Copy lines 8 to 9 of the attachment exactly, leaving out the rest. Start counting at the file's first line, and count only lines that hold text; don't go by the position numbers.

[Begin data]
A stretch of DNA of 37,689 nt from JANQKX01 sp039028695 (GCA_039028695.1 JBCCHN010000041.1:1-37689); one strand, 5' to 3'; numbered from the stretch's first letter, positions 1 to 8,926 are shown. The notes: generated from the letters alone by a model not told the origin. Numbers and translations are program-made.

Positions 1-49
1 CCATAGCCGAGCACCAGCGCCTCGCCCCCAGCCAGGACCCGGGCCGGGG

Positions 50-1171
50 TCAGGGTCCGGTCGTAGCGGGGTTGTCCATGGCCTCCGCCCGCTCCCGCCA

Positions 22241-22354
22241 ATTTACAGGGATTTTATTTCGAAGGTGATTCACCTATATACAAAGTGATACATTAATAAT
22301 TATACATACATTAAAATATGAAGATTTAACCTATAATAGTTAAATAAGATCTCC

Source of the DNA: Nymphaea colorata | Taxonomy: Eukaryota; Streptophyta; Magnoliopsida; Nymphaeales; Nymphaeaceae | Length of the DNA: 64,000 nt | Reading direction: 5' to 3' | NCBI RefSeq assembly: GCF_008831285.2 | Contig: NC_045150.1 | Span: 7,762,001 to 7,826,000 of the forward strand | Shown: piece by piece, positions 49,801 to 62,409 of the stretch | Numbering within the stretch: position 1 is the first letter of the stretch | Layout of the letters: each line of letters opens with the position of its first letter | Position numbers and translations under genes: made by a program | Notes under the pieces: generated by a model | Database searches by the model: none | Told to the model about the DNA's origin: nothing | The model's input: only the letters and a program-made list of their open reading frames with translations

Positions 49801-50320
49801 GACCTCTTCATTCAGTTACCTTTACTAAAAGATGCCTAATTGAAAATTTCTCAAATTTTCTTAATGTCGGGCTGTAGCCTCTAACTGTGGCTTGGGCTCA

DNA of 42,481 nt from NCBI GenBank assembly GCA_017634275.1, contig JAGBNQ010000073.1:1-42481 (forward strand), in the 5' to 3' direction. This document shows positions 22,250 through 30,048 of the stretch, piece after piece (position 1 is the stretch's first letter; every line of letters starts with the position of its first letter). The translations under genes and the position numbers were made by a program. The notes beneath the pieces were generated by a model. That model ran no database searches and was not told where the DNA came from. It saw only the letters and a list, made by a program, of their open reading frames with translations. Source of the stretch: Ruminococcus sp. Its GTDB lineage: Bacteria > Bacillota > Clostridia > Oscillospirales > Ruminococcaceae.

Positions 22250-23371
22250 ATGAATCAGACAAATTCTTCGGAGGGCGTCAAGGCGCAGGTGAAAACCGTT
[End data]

22301 TATACATACATTAAAATATGAAGATTTAACCTATAATAGTTAAATAAGATCTCC

Source of the DNA: Nymphaea colorata | Taxonomy: Eukaryota; Streptophyta; Magnoliopsida; Nymphaeales; Nymphaeaceae | Length of the DNA: 64,000 nt | Reading direction: 5' to 3' | NCBI RefSeq assembly: GCF_008831285.2 | Contig: NC_045150.1 | Span: 7,762,001 to 7,826,000 of the forward strand | Shown: piece by piece, positions 49,801 to 62,409 of the stretch | Numbering within the stretch: position 1 is the first letter of the stretch | Layout of the letters: each line of letters opens with the position of its first letter | Position numbers and translations under genes: made by a program | Notes under the pieces: generated by a model | Database searches by the model: none | Told to the model about the DNA's origin: nothing | The model's input: only the letters and a program-made list of their open reading frames with translations